Background: The composition of bacteria in and on the human body varies widely across human individuals, and has been associated with multiple health conditions. While microbial communities are influenced by environmental factors, some degree of genetic influence of the host on the microbiome is also expected. This study is part of an expanding effort to comprehensively profile the interactions between human genetic variation and the composition of this microbial ecosystem on a genome- and microbiome-wide scale. Results: Here, we jointly analyze the composition of the human microbiome and host genetic variation. By mining the shotgun metagenomic data from the Human Microbiome Project for host DNA reads, we gathered information on host genetic variation for 93 individuals for whom bacterial abundance data are also available. Using this dataset, we identify significant associations between host genetic variation and microbiome composition in 10 of the 15 body sites tested. These associations are driven by host genetic variation in immunity-related pathways, and are especially enriched in host genes that have been previously associated with microbiome-related complex diseases, such as inflammatory bowel disease and obesity-related disorders. Lastly, we show that host genomic regions associated with the microbiome have high levels of genetic differentiation among human populations, possibly indicating host genomic adaptation to environment-specific microbiomes. Conclusions: Our results highlight the role of host genetic variation in shaping the composition of the human microbiome, and provide a starting point toward understanding the complex interaction between human genetics and the microbiome in the context of human evolution and disease.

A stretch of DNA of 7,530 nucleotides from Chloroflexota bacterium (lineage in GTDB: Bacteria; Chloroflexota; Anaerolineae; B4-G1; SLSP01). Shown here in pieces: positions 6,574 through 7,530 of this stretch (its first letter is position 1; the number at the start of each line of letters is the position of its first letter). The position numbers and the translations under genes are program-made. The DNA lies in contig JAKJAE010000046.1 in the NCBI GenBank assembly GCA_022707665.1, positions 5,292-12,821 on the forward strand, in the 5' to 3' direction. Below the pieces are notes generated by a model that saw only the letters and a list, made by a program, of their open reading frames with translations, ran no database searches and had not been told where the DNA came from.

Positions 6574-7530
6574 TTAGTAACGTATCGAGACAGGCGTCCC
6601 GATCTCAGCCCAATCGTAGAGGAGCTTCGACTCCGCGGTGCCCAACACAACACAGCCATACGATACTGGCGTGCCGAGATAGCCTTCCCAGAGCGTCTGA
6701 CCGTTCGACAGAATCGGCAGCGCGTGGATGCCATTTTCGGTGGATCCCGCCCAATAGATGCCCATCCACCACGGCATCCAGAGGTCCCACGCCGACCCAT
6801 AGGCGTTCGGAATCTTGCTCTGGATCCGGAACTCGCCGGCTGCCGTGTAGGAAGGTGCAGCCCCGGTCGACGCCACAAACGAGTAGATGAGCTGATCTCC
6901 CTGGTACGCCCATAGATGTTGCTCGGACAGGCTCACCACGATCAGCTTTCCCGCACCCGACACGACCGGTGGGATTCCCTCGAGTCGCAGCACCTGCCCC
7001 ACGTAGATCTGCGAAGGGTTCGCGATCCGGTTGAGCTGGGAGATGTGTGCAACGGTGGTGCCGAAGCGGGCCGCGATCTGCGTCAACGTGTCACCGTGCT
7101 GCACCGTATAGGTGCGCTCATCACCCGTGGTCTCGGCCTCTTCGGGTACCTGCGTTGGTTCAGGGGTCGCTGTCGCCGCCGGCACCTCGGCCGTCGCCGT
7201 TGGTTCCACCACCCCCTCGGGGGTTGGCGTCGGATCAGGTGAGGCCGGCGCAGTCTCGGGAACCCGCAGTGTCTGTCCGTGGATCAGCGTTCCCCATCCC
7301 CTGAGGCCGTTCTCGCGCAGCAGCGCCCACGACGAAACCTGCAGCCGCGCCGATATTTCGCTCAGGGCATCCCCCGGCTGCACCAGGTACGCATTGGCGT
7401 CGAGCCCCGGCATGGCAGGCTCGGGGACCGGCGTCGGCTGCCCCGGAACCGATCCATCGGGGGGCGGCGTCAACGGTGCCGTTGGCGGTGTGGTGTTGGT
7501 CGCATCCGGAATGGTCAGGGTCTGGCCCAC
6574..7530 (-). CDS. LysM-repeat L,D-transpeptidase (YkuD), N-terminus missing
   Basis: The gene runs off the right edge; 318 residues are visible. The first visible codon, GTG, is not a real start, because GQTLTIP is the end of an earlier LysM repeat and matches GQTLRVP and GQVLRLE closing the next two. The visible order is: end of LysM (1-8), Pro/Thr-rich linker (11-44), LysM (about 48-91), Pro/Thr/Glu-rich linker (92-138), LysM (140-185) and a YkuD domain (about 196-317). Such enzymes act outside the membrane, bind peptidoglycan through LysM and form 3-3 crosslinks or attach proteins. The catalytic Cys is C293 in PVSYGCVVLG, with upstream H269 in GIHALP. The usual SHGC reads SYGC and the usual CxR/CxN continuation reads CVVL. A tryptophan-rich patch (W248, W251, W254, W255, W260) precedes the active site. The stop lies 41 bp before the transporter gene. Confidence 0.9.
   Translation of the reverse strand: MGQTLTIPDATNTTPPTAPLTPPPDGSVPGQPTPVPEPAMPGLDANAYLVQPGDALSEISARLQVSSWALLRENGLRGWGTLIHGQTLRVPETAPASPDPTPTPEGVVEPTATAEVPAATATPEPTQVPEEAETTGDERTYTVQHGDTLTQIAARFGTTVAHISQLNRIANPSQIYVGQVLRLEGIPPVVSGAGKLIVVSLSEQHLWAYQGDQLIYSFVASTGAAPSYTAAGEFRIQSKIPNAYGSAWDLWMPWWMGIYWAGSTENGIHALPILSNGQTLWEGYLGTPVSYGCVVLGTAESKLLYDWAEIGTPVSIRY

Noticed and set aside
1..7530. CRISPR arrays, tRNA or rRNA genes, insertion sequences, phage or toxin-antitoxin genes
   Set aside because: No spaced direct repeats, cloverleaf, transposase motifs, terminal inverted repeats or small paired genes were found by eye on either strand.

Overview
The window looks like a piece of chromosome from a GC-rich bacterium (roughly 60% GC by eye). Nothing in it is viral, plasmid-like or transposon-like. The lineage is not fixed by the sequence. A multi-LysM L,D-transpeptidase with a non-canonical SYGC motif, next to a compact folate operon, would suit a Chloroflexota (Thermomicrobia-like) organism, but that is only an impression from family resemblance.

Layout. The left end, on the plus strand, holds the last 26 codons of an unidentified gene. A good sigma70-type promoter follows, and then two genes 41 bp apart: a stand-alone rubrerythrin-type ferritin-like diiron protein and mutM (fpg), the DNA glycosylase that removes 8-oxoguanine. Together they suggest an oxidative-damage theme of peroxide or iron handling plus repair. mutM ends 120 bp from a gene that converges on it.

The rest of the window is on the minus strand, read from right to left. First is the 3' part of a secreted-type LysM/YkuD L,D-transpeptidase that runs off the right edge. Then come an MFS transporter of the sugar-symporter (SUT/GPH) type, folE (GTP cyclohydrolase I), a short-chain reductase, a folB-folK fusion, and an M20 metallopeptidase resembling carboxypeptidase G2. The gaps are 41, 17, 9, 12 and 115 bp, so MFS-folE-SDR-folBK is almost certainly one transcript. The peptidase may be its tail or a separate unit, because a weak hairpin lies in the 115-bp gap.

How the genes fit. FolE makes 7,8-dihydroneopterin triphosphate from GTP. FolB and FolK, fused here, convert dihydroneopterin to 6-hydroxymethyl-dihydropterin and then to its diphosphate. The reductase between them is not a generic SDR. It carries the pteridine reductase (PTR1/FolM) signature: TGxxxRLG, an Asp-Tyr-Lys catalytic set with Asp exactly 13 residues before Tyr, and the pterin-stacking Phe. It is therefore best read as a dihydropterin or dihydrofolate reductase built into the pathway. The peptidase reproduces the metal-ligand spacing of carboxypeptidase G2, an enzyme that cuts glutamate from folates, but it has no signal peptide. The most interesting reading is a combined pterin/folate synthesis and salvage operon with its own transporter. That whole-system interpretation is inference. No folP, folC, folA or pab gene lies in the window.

Bibliographical noteFunding Information:
We thank the members of the Blekhman, Clark, Ley, and Keinan labs for discussions; O. Koren, T. Connallon, A. Early, L. Ma, and C. Van Hout for comments on the manuscript; and the Human Microbiome Project for the publically available data analyzed in this study. The work was supported by grant R01 DK093595 to REL and AGC. DG and KH were supported by a grant from the NIH (NIH U54 HG004969). The TwinsUK study was funded by the Wellcome Trust; European Community’s Seventh Framework Programme (FP7/2007-2013). The TwinsUK study also receives support from the National Institute for Health Research (NIHR) BioResource Clinical Research Facility and Biomedical Research Centre based at Guy’s and St Thomas’ NHS Foundation Trust and King’s College London. TDS is holder of an ERC Advanced Principal Investigator award. SNP genotyping of TwinsUK individuals was performed by The Wellcome Trust Sanger Institute and National Eye Institute via NIH/ CIDR. This work was carried out in part using computing resources at the University of Minnesota Supercomputing Institute.
© 2015 Blekhman et al.